Elaborative Rehearsal: A Better Way to Memorize

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Elaborative rehearsal is a method to more effectively encode information into your long-term memory by requiring the brain to process it in a more in-depth way. Elaborative rehearsal consists of making an association between the new information you're trying to learn and the information you already know.

Elaborative rehearsal can involve organizing the information, thinking of examples, creating an image in your head of the information and developing a way to remember the information through a mnemonic device. There are several mnemonic devices that can facilitate elaborative rehearsal, such as using the first letter of a list of words to make a new word.

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Elaborative rehearsal finds its roots in the levels of processing theory proposed by Criak and lockhart in 1972. These researchers felt that the depth of processing of information directly affects our ability to recall it.

Differences Between Elaborative and Maintenance Rehearsal

Maintenance rehearsal is what we might typically think of as rehearsal—that is, the straight repeating of information in order to memorize it. This may also be referred to as rote rehearsal. An example of maintenance rehearsal is repeating the digits of a phone number until we dial them.

Rehearsal of the information you're trying to learn can be mental, where you're thinking about and repeating the information in your mind, or verbal, where you're speaking and repeating the information out loud.

Does Rehearsal Work as a Memory Aid?

Multiple research studies have been conducted to evaluate the effectiveness of rehearsing information in order to be able to later recall it.

For example, a 2015 study found that rehearsing details of video clips immediately after watching them significantly improved recall of the videos weeks later.

However, evidence suggests that maintenance rehearsal is mostly effective at placing information in your short-term memory (such as a phone number) while elaborative rehearsal may be more effective at encoding it into your long-term memory.

6 Strategies for Elaborative Rehearsal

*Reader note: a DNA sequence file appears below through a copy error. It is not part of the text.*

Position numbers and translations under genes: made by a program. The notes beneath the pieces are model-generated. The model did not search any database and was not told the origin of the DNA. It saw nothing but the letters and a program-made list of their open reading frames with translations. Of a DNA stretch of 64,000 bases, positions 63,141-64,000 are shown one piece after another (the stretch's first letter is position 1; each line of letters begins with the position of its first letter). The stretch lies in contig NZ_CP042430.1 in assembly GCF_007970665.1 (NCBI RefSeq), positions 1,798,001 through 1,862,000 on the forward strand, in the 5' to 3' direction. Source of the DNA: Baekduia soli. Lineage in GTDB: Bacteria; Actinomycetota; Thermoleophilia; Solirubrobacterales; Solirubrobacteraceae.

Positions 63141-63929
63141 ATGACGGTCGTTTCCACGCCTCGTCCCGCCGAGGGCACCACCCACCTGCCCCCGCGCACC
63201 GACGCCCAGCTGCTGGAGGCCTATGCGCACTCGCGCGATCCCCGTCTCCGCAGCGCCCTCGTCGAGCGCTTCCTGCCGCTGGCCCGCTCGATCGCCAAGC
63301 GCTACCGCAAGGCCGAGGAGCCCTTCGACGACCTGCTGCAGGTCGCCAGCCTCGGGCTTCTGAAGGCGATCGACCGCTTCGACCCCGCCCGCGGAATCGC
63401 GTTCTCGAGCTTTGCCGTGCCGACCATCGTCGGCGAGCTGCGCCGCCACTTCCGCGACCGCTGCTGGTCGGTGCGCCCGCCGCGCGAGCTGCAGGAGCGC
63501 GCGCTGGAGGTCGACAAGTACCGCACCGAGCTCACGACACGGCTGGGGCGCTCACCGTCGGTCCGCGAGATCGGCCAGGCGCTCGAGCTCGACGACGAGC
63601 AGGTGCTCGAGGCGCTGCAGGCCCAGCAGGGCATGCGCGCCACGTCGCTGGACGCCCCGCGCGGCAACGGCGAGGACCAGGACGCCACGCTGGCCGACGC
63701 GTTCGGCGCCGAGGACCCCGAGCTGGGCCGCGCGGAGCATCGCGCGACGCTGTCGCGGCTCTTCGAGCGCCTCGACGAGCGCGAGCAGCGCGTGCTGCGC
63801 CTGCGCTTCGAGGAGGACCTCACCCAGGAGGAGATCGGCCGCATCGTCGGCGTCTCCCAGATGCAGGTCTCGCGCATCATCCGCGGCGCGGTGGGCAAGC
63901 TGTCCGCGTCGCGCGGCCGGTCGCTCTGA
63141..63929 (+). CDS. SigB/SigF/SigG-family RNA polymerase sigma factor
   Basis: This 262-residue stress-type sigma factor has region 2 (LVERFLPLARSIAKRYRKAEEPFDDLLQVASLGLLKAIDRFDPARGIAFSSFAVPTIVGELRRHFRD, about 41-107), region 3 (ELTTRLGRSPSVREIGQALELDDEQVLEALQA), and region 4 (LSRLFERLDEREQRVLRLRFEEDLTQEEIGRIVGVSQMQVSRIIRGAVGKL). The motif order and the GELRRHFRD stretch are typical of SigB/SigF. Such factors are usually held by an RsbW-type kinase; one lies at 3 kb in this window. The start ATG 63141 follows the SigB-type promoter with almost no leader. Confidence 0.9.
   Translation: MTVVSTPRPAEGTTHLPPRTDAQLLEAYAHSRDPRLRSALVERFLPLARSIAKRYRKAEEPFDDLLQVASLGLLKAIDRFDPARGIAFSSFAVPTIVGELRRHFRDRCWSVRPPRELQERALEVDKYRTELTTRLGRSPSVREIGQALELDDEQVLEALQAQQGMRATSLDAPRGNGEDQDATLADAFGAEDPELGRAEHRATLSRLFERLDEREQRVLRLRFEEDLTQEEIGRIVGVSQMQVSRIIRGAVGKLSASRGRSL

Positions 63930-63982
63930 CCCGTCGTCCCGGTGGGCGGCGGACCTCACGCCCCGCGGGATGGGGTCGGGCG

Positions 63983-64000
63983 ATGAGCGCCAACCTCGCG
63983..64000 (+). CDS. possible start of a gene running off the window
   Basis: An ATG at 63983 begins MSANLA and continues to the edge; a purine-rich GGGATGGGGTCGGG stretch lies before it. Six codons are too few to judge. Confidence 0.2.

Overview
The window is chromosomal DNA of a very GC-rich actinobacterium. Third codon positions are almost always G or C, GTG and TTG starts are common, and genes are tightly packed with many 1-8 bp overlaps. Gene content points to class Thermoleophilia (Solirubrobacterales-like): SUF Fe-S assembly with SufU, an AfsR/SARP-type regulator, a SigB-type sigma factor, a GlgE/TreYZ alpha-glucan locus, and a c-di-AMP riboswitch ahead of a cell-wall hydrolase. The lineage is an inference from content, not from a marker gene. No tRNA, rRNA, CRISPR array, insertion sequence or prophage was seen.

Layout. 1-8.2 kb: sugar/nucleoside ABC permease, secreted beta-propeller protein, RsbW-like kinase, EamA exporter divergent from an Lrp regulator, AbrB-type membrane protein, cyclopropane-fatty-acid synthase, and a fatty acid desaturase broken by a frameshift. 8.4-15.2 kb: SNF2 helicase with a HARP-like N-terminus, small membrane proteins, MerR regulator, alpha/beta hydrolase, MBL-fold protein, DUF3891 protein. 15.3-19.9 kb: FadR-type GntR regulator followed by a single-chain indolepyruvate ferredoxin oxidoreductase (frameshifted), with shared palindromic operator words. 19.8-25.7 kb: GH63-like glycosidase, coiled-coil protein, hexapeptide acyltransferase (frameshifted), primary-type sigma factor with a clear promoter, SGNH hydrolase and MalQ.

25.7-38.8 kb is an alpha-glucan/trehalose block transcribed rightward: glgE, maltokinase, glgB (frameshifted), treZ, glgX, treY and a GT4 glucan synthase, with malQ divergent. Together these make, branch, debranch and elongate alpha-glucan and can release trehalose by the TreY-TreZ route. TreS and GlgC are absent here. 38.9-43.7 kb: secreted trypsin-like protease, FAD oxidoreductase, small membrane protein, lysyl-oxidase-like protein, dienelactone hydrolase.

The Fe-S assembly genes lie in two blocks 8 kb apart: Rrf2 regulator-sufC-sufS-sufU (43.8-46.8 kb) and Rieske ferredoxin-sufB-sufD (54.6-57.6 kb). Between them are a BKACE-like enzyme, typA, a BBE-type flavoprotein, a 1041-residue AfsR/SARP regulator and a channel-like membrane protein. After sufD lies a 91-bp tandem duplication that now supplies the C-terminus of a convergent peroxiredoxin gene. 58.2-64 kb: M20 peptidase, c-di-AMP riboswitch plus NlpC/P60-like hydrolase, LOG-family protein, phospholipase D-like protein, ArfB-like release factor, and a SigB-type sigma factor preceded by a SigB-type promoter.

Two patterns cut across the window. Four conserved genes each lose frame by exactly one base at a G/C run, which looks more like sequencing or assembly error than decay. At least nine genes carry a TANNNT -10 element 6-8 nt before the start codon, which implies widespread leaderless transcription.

Let's imagine you need to learn the names and locations of all the bones of the body. Here are some examples of ways to use elaborative rehearsal in this task.

  • Translate information into your own words. Rather than simply reading what your study guide says about which bone is connected to the next bone, try phrasing the information differently and then explaining it to someone else.
  • Compose study questions and answer them. Come up with 10 questions about where specific bones are located in the body and which other bones they're connected to, and then answer your questions.
  • Use images to assist you. Use paper and online images of the skeleton, as well as identify on your own body where each bone is located and what its name is. Rather than simply looking at the pictures on a study guide, use color to help you. For example, you could choose blue to color each bone of the leg once you've rehearsed its name several times. The color blue might remind you that blue jeans are worn over legs, which can help you recall the location of the bone.
  • Grouping of terms. Outline different characteristics or categories of the bones and check off which ones fit into each group. You could identify all of the bones that are located in the foot and list them in that category, and then do the same for the other parts of the body.
  • Use a mnemonic strategy. Mnemonic strategies can be very helpful in learning names or terms. For example, take the first letter of the list of bones in the arm and hand and create a new word where each letter stands for one of the bones you need to remember.
  • Space Out Your Learning. Don't try to learn all of the bones in the body in one sitting. Your efficiency is likely to decrease if you spend too long cramming for a test. Research suggests that using the same amount of time (or less) spread out over the course of a few days can be more effective at placing the information you need to know in your memory.

Elaborative Rehearsal in Early Dementia

While much of the research about elaborative rehearsal is pertinent to students learning facts and terms in an educational setting, there has also been some discussion about how this method may be able to be used by people in the early stages of dementia.

Memory is often one of the first areas affected by Alzheimer's disease and other kinds of dementia. However, some research has demonstrated that elaborative rehearsal strategies, such as using a simple mnemonic technique, can help compensate for those memory deficits and improve mental functioning in early dementia.

A Word From Verywell

Elaborative rehearsal can improve your ability to learn and later recall the information you learned. Rather than simply repeating facts that you're trying to learn, elaborative rehearsal can help you connect meaning to those facts and thus make them easier to remember.

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